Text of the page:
Here is Carcassonne Castle …perhaps the most majestic of them all.

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Posted by Hawkson 09:13 Archived in France Comments (2)

Over the Mountains and Far Away ...

sunny 23 °C

We’ve been mountaineering … O.K. Anyone who knows us well will immediately smell a rat - not that we’re incapable of making a moderate climb - it’s simply not really us. So we let the car do the climbing and then we walked about a bit when we got to the top. “But which mountain top?” you may ask.
Many, many mountain tops.
For the past two days we’ve been whipping our little Polo pony up and down the Black Mountains to visit 12th Century castles like this one at Lastours…
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and Abbeys like this one 13th century one in Caunes Minervois….

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This area is so historically endowed that it is simply a huge museum, but the real beauty is in the natural landscape. At this time of the year the mountains are an artist’s palette; the canopies of giant oaks and chestnuts glint golden against a dark green backdrop of pine, cypress and fir; acres of vineyards add wide splashes of red, orange and brown, while fields of high pasture are still lush with summer grass. In these sweet autumnal mornings, when the boulangerie’s wood smoke and fresh baked baguettes deliciously scent the village air, we watch as the warming sun vaporises the cottony blanket of mist to unveil the soaring mountains and above them, the clear azure sky.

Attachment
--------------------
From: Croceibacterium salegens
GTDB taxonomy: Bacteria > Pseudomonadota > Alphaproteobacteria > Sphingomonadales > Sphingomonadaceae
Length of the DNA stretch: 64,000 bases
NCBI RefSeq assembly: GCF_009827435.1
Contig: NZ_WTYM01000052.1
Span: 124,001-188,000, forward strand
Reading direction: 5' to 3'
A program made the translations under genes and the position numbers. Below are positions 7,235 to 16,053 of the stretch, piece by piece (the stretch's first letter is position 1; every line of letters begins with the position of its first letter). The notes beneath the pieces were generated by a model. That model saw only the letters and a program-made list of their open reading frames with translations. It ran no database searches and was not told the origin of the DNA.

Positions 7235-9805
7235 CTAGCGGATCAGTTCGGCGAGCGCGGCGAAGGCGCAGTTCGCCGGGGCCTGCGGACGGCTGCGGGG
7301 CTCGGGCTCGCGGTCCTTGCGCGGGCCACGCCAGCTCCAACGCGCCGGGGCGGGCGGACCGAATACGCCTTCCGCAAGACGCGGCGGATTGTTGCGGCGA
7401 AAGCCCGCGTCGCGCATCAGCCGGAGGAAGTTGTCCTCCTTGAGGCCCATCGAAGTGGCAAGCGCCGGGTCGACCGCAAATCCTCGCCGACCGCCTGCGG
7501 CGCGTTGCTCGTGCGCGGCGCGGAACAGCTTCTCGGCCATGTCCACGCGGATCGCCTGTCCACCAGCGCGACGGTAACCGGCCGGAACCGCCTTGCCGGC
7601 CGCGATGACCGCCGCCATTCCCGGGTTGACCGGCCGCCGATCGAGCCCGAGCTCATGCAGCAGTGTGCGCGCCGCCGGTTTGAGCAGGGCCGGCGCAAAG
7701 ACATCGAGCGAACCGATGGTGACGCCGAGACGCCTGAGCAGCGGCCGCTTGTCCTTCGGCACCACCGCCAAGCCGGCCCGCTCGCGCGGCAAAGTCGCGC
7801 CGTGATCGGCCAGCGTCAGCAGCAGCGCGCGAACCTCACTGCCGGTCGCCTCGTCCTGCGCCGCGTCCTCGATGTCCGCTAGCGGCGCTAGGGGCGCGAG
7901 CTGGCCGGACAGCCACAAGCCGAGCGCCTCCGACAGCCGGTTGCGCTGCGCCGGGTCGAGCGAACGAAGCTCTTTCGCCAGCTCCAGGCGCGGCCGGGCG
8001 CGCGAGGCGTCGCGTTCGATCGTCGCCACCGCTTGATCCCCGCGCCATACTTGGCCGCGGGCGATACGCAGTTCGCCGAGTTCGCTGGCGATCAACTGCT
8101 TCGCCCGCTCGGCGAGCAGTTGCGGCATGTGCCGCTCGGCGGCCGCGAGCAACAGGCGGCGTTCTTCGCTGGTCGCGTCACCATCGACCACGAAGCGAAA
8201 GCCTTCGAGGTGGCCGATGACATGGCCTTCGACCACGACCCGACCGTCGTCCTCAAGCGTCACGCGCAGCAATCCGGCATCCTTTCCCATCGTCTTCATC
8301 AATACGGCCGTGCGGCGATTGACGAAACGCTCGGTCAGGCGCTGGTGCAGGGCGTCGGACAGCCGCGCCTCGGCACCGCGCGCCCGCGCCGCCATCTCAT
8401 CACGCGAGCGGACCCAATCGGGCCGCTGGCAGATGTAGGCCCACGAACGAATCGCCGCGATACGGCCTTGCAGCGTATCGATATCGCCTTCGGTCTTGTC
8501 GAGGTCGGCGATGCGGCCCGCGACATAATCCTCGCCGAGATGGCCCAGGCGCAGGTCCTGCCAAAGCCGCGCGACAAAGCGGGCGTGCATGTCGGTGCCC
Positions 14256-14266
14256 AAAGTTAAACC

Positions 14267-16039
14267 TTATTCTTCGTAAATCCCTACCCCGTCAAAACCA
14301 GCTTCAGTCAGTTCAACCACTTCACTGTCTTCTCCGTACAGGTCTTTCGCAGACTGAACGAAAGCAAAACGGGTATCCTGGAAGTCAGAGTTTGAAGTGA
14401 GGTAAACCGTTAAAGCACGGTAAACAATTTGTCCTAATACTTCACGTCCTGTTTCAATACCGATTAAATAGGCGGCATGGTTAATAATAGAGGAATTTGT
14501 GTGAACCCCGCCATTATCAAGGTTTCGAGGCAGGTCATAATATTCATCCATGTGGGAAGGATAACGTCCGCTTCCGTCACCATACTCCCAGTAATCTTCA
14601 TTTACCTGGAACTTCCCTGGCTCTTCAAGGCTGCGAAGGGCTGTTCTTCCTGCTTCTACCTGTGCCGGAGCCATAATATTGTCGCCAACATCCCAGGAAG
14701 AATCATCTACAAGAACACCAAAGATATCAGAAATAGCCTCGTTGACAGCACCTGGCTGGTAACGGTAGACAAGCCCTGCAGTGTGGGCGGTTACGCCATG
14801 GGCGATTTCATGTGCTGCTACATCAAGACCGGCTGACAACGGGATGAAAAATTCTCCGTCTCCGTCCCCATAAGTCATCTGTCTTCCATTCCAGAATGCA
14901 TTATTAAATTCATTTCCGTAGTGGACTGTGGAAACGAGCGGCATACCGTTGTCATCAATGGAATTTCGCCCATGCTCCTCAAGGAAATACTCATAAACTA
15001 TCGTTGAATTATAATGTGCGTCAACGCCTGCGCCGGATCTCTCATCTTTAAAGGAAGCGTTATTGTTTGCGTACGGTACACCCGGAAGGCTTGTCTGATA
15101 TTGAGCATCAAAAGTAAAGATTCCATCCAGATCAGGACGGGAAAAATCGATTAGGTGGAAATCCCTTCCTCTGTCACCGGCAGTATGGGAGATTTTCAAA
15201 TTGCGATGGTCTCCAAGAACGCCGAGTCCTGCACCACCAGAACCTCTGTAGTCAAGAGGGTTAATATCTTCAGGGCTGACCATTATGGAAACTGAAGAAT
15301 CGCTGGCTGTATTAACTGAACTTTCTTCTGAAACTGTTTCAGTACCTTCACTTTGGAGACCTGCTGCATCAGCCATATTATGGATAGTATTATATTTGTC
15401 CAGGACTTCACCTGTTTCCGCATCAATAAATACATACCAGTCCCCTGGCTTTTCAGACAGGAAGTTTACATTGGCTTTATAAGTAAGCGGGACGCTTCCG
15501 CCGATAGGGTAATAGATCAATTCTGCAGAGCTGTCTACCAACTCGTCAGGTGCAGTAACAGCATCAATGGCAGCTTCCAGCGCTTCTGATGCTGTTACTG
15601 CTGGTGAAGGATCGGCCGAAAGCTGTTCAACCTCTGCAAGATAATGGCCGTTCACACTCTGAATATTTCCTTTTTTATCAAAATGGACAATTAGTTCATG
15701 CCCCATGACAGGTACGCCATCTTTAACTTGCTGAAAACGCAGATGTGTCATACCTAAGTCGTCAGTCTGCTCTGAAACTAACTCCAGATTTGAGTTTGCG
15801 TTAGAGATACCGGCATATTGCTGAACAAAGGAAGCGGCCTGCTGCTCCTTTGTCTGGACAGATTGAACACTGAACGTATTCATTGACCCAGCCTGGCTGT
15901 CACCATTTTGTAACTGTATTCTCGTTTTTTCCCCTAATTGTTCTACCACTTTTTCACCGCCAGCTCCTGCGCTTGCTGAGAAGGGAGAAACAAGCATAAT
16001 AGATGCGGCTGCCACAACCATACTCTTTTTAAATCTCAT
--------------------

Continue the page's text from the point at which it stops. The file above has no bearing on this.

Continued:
Maybe you think we’re going a bit over the top … but we are not. Judge for yourself. Here is a valley of vineyards…

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But driving in the mountains, (or even the towns), is not for the faint-hearted. The cars are generally very small, but some of the roads are too skinny for anything but a malnourished Citroen deux Chevaux, (the tiniest of French mini cars). Even our diminutive VW Polo refused to squeeze through some of the gaps that Dot, our SatNav gal, directed. Two-way single track roads thread their way along scary rock ledges and wind through ravines and gorges that are carved deep into granites and marbles by rivers that have cascaded down the mountainsides for millennia.
Here is some of the beautiful roadside marble …
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And when the road emerges into a hamlet or medieval village it snakes its way through impossibly narrow streets like this one …
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Every road here should come with a warning, “Unsuitable for People with a Nervous Disposition,” but we love the wandering roads, the mountains, the medieval villages, the canal, the castles, the food, the wine …. in short - we absolutely love this place. In fact, we love this place so much that we’ve cancelled our trip to Paris to stay here another week.